Words from the Woofpack
Rescue on the Mountain
This is gonna be a long one but you gotta read it and see it!
On the evening of 12/15/21 around 6pm I asked Ann to mute the TV as I thought I heard a deep strange bark from an odd direction. By 8pm it was constant and not moving, By walking around the yard at the Inn we determined it was coming from nearly the peak of the mountain to our West. So with my fearless, focused partner (she’s damned fast in the night woods and accurate too) we geared up, drove to the trailhead and started in. This pup didn’t quit calling which helped us zero in and we tried to bushwhack off trail to reach him. A wet slick rock face stopped us but we could see him above. We backtracked and headed East then West to the peak and this time tried to slip down to him but…another rock face stopped us just 15ft from the lost pup. Turns out he’s a 2yr old 140lb Harlequin Great Dane who had slid down the rock face and come to rest on a ledge not much larger than he was. He didn’t seem to be injured and he settled and got quiet once we were close. Ann tried to toss him some food but we weren’t going to be able to get to him without more help. We’ve got good cell service so we started calling for additional rescue but by now it’s past 10pm and it becomes clear no-one can help until at least daylight. For mid December the night was comfortable so we sat there as close as we could get to him for a long while and since my pack is well stocked for an emergency stay, we briefly considered staying the night but then decided to GPS mark the location and hike out to put a daylight plan together. Ann was a worried wreck on that hike down. Back at the Inn I made some more calls and when I stepped outside one more time at about 2am I could hear him howling kind of softly all the way up there. Glad he was still there and seemingly ok but we were heartbroken to have left him.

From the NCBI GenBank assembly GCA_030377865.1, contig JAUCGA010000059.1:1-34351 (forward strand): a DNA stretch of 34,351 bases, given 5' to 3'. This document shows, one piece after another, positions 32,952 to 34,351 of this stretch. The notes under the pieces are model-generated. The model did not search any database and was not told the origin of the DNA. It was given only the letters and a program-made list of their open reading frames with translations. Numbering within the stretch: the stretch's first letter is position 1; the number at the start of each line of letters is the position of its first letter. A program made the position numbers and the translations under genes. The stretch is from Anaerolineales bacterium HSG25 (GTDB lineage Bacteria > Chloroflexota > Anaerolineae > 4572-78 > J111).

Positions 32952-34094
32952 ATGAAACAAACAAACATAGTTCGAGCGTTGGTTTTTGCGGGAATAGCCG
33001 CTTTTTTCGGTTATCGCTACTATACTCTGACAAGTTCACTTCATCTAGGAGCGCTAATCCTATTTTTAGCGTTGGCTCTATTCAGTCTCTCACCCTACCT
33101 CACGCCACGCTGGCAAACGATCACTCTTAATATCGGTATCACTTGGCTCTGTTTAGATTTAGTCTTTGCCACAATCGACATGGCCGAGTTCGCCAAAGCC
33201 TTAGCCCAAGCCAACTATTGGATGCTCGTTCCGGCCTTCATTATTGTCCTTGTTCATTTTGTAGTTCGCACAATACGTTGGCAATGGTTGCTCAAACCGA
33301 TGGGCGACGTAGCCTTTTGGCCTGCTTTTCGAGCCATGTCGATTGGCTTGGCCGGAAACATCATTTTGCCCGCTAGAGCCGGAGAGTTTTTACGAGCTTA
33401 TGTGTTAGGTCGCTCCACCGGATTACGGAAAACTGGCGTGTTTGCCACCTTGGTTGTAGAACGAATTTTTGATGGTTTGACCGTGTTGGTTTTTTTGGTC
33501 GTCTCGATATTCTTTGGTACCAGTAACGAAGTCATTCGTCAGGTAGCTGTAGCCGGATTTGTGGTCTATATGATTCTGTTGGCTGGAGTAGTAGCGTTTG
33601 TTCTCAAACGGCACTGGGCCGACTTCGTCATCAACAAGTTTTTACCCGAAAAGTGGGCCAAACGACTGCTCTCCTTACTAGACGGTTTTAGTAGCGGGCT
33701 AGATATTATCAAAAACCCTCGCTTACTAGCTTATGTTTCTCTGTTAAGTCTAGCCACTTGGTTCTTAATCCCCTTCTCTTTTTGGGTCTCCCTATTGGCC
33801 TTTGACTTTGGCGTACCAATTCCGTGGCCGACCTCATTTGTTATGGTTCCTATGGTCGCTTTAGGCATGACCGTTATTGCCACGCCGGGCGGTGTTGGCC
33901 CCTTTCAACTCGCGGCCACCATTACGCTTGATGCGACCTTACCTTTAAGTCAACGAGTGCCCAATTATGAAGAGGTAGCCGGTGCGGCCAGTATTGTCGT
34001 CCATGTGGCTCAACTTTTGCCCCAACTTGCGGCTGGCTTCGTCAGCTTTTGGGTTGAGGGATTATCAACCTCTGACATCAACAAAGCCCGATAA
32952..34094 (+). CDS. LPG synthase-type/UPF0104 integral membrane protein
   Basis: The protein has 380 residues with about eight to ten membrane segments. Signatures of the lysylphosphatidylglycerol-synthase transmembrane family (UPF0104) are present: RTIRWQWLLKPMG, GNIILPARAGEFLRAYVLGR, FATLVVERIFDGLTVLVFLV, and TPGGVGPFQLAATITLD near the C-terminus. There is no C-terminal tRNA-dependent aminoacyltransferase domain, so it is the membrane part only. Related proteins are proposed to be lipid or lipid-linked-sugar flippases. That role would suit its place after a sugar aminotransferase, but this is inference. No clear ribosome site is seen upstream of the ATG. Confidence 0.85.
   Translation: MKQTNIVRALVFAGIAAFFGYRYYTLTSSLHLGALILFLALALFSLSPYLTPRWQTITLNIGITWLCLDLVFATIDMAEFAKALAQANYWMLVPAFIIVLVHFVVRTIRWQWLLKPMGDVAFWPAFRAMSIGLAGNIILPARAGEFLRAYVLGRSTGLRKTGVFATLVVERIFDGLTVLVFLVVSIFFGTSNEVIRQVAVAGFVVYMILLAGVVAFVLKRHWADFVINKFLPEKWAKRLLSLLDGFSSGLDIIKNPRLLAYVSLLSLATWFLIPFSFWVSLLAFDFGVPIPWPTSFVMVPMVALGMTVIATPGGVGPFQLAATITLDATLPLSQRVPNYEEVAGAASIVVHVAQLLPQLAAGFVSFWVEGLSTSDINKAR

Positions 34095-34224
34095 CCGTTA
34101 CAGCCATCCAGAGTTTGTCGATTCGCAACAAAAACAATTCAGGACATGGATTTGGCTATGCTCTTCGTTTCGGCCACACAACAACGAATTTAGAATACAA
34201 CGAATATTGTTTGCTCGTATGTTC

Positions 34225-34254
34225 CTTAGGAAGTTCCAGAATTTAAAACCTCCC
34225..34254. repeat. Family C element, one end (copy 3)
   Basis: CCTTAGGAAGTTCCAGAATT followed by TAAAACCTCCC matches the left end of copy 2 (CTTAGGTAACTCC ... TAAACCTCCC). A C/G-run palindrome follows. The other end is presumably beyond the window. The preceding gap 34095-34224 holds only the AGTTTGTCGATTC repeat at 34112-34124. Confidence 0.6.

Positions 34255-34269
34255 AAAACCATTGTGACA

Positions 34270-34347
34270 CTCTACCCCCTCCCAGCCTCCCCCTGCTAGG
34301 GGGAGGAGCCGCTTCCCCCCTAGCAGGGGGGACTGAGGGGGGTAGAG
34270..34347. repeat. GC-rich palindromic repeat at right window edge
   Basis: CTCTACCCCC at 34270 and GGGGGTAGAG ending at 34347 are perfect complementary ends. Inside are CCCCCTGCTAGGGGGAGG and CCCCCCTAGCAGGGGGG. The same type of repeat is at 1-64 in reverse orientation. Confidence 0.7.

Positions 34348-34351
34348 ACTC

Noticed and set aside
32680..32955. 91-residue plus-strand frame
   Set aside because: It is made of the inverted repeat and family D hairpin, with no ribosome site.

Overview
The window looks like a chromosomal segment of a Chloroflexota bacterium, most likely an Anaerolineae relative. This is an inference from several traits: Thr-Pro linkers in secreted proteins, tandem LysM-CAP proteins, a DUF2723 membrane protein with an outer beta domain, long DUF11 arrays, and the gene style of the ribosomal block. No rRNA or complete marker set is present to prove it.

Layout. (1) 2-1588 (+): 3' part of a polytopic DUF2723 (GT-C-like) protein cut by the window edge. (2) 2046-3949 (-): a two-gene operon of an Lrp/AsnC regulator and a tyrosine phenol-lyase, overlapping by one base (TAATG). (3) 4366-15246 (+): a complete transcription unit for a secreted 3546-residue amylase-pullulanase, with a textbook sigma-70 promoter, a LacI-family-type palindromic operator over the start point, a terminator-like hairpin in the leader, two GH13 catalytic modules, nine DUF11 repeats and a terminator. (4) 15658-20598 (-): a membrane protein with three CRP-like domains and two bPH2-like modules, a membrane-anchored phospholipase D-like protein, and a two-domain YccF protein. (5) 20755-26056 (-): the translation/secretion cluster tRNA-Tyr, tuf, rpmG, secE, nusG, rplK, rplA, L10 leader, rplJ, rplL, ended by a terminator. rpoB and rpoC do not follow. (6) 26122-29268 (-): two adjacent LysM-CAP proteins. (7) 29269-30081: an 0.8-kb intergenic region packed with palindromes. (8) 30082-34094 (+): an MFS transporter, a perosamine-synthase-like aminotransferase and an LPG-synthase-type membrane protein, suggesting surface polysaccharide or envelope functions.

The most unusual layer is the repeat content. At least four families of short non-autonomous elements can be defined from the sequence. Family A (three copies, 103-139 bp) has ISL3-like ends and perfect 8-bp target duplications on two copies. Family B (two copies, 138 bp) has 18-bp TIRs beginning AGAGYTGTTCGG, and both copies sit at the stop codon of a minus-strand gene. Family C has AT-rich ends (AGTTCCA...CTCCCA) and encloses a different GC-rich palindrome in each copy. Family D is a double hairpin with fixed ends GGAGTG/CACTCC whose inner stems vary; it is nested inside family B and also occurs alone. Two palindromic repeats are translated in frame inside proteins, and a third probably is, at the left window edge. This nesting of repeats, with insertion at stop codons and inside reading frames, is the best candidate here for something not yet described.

6am and we hear him barking again and as it starts to get light I gear up with some minimalist climbing gear and head back up wanting to get to him and keep him calm while hopefully waiting for a call that more help would come. It did. With coordination from Gerton FD they called me for coordinates and while they headed my way they got Henderson County Rescue to roll. The combined effort was nothing short of inspiring and as you’ll see in the storyboard of videos and photos, a great success. Pup is home resting no worse for the adventure.
Thank you, Thank you, Thank you to everybody who came to help on that mountain today.